In addition to the ubiquitous deception of polygamy, there is the inherent immorality of it. Polygamy is  at odds with just about any measuring stick of morality. Even the Book of Mormon prohibits polygamy, calling its practice "abominable." But perhaps Joseph, while writing the Book of Mormon, was thinking of a possible loophole to Old Testament style polygamy, since he was careful to add that polygamy was wrong unless God wanted to "raise up seed unto me" (Jacob 2:30). This idea dovetails perfectly with what Joseph told Nancy Rigdon, after she rebuffed his offer of marriage: "that which is wrong under one circumstance, may be, and often is, right under another." This is pure postmodernism and self-justification at its most ridiculous.

One of the best moral yardstick we have is Kant's categorical imperative, which states that we should "Act only according to that maxim whereby you can, at the same time, will that it should become a universal law." So, if a man is wondering whether polygamy is moral, he should ask himself if he would like for polygamy to "become a universal law" - or, in other words, flip things around and allow himself by be one of many plural husbands to a single wife?  I guarantee that men, especially the ones who practiced polygamy, wouldn't go for this arrangement.

The other great moral yardstick is the Golden Rule, which, when applied to polygamy, gives you the same results as when you apply Kant's categorical imperative: it's immoral since nobody would choose to be subject to polygamy's abuses.  Jealously among the the multiple wives was commonplace.  Also common was spousal neglect and loneliness - especially when the first wife became older, and younger wives were added to the harem. Daughters raised in polygamist communities have few prospects other than being married (at a very young age) to an older man in an arranged marriage. The daughters of polygamists have very little say in the matter, and are innocent victims. Also, since males and females are born in a 1:1 female to male ratio, there will always be a surplus of young men who are unable to find a wife. These boys are usually kicked out of the group for some minor trumped-up infraction. They are then known as "Lost boys" and have a very bleak future after being cast out of their tribe into a world they are ill-prepared to deal with. Therefore, polygamy is good for no one, except perhaps the dominant male who increases his ability to propagate his own genes - an incredibly strong driving force in human behavior.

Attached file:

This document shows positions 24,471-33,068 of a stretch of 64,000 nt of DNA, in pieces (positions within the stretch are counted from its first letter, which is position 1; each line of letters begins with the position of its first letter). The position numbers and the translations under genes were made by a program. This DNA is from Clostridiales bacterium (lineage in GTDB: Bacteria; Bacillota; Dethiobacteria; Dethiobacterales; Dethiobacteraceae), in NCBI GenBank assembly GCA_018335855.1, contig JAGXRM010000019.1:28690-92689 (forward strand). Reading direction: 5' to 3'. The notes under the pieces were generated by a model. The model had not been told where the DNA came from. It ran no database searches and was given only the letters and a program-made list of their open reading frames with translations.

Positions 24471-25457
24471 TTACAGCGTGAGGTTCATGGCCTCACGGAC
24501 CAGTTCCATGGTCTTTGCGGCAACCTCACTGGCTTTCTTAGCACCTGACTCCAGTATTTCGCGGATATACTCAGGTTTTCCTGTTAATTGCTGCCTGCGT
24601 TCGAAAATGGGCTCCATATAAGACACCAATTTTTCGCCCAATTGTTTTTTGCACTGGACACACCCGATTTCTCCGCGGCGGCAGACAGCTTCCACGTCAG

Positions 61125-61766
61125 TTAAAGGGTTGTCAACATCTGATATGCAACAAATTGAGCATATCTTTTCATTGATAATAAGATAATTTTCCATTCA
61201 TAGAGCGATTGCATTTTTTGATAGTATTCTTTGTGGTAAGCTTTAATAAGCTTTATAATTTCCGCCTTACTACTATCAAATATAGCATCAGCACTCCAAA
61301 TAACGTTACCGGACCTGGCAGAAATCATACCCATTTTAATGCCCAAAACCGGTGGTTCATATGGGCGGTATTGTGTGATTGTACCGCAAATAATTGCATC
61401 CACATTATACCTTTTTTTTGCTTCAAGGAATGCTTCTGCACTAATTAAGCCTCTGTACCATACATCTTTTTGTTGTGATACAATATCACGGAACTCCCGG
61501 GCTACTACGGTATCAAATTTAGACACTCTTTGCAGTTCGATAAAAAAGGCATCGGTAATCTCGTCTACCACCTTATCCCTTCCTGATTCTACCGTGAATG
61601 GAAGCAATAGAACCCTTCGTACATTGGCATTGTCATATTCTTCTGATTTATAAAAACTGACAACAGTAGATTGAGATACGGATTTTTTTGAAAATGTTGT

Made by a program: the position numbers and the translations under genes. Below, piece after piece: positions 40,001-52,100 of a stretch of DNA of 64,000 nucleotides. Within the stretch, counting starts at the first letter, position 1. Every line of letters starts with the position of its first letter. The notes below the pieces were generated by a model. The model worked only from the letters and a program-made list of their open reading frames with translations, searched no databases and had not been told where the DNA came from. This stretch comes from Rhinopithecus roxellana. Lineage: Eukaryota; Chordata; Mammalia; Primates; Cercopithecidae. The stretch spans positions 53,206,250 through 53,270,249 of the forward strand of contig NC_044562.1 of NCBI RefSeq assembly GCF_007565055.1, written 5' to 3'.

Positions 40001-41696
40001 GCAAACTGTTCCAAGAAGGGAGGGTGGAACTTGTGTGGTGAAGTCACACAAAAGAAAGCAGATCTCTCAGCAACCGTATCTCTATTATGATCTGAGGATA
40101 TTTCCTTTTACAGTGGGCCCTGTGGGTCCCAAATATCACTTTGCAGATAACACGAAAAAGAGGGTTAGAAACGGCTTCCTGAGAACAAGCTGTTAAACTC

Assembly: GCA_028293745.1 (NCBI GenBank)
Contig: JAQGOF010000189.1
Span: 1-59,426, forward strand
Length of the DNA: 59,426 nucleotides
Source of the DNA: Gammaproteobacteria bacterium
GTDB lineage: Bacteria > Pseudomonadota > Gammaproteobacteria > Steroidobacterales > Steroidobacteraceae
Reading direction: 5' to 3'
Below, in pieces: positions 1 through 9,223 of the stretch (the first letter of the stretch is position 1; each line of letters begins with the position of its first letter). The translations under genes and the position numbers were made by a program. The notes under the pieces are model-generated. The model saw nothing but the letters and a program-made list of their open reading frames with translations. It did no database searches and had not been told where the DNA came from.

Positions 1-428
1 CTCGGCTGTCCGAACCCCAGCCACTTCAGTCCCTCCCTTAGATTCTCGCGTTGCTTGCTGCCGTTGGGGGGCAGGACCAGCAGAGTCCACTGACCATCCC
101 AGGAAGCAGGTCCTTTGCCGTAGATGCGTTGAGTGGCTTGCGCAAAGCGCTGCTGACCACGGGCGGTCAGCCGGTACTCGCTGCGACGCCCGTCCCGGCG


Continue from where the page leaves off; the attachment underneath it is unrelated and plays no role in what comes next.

As an illustration of how polygyny is a manifestation of male dominance, consider other animals who practice it: among polygynous animals, average harem size increases with the ratio of the male's body size to the female's body size.  So, the biggest harems belong to species where the male is much larger (and hence more dominant) than the female. For example, males and females are the same size among gibbon apes and penguins, which are monogamous; male gorillas, which are usually twice the size of females, have harems of 3 to 6 females; but the male southern elephant seals, which weighs 3 tons and dwarf it's 700 pound wife, have harems that average 48-wives. The reason males are larger than females is due to male-to-male competition for exclusive sexual access to females; bigger males are able to win the fierce male competition for exclusive access to females.  Similarly, in the LDS Church, men higher-up the male hierarchy (and there is male competition in ascending the Mormon-power-pyramid) had more wives than less powerful men. For example the average Mormon polygamist only had 2 or maybe 3 wives. More powerful LDS leaders had significantly more wives: Joseph had 33 wives, Heber C Kimball had 48 wives, and Brigham Young had 55 wives.